Rosemary Chaulk, the author of Nissitissit Witch, is visiting with us today. Welcome, Rose. I hope you don't mind some of the nosy questions.
VZ: How did/does your history and home background affect your writing?
Rose: My history directly affects my writing. My childhood was a constant struggle, my biological father died before my mother knew she was pregnant. Poor prenatal care and having a grief stricken mother led to several birth defects. My mother remarried and she and my stepfather began developing and abusive relationship. My mother then divorced and fell into manic depressant alcoholism. I held the family together at a young age and grew up fast.
When my parents would fight I would run off and escape to the woods, finding solace with nature. This has lasted all my life with the woods being my escape, I naturally fell into land surveying where I could spend all of my working hours in the woods, away from the road, away from people, never having to deal with office politics.
Ten years ago I finally dealt with the last major issue in my life that still lingered from my birth defects. Finally by making my life complete I was able to open my heart to the world and write.
VZ: Tell us something about your educational background that has made you a better, or more caring, writer.
Rose: I was educated as a civil engineer that has served me well in many ways. When you look and see the bridge I see the foundation. I have learned that what you don’t see is more important that what you see. The finest bridge will not last if the foundations are poor. This also translates well into life in dealing with people. What you see in the presentation of someone is not as important as the things you don’t see.
VZ: Please fill us in on your hobbies, interests, or activities you participate in during your leisure time. *laugh* If you have any.
Rose: I don’t have much leisure time. I would say that my leisure time is my writing time. I work nine months a year in New England doing land survey and working as many hours as I can so that I can go to Florida for three months and write. I can only write when I am rested and relaxed.
I do still like to walk in the woods, and also I love playing in Texas Hold'em tournaments. The drama of cards can be quite exciting. I limit myself to very low buy in games and also play in a free league for points only.
VZ: Authors are often asked when they started writing or what triggered their interest in writing. I like to know that, also, but I would especially like to know what keeps you writing.
Rose: What triggered my writing was totally self-oriented. I found that by writing I could release some of the stored emotions I had and in a way deal with life to become a better person. I initially write a story for me and then reluctantly share it with the world. What keeps me writing is my desire to keep becoming a better person. Only when you know your own heart can you start to touch others.
VZ: Tell us a little about Nissitissit Witch. Where did you find the inspiration for this story?
Rose: I was born under the sign of the bull, forever connected to the earth. I have spent my entire life working outside year round doing land survey. I have a deep respect and love for the land and at times in my career I was sickened and even despondent about the massive pollution that I saw. In the early seventies I worked in a survey crew doing topographic surveys along the banks of the Merrimack River in Lowell, Mass. The branches of the trees, which hung in the river, were covered with toilet papers and condoms; tampons swam by like perverted sperm on their way to the ocean to infect the source of life. I have carried these images my whole life.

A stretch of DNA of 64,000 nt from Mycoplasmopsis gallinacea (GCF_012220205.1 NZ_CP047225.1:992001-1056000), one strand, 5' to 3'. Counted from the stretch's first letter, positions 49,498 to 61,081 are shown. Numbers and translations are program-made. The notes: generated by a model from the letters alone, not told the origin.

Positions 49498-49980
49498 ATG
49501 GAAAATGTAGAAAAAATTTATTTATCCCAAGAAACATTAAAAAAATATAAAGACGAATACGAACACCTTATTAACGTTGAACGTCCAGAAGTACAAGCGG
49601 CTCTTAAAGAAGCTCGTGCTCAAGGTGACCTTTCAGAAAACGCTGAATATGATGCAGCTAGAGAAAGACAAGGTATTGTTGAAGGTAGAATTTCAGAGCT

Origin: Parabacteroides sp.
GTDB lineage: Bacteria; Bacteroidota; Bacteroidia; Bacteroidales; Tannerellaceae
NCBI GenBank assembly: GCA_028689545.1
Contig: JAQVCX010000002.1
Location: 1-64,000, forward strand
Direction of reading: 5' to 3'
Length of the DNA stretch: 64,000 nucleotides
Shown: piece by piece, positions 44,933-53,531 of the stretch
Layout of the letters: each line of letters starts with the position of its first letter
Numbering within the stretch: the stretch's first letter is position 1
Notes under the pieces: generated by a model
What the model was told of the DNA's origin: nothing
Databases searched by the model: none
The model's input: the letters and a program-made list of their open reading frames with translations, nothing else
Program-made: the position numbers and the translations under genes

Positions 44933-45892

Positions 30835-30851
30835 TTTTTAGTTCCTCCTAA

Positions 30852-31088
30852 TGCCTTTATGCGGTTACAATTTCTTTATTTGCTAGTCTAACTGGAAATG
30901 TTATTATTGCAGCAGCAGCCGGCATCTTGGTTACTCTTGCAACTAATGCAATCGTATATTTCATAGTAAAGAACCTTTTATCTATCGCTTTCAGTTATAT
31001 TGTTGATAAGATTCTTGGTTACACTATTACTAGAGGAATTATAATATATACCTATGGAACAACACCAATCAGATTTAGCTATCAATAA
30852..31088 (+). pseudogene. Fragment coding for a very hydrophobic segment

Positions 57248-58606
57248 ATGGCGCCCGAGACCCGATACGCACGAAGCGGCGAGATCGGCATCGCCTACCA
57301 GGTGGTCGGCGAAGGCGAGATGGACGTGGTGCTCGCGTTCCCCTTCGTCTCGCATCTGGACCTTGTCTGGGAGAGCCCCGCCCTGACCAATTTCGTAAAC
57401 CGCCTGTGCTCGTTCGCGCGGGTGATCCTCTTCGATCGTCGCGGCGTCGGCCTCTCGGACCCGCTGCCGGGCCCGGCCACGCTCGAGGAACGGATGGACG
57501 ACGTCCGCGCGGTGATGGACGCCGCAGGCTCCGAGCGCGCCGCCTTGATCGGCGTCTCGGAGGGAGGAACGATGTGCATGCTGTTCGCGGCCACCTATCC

In the town I live was a village, North Village, and people to this day believe the village was cursed by a witch and died. A cursed piece of land right in the town I live in. But then I thought, “Can land be cursed or is it just the tortured souls who roam it who are cursed?”
In this book I found a way to express my love for the land and make people aware of just how much we polluted North America once we took it from the Indians
When the settlers took the valley from the Indians, they killed a tribe that had lived there for six thousand years. The settlers’ lust for the land was strong; it proved to be ironic that their lack of respect for this land was the very thing which killed them
VZ: Tell us about your main characters.
Rose: I based my fictional characters on actual newspaper articles. In doing the research I noticed that there were many mentions of people dying in an unusual way. Reading some of the research I found North Village to have a cobbler who made his own felt, in researching felt I found it to be made using mercuric oxide. The cobbler traveled the farms in the area selling his boots. There was also a velvet shop and in researching velvet I found that it has to be steamed and not ironed. Further research showed that all of the royal colors back then contained poisons and sometimes heavy metals, even the wallpaper back then was toxic and many infants died in their cribs. It is even rumored that Napolian’s insanity was caused by his love of green wallpaper, which was the most toxic. When I researched heavy metal poisoning, research showed that people died as raving lunatics, certainly an unusual way.
VZ: Thank you for joining us, Rose. I'm sure readers will find you and your information as interesting as I have. The book and more information on the book is available at Rosemary Chaulk’s website.
Margaret Fieland hosts me this week.
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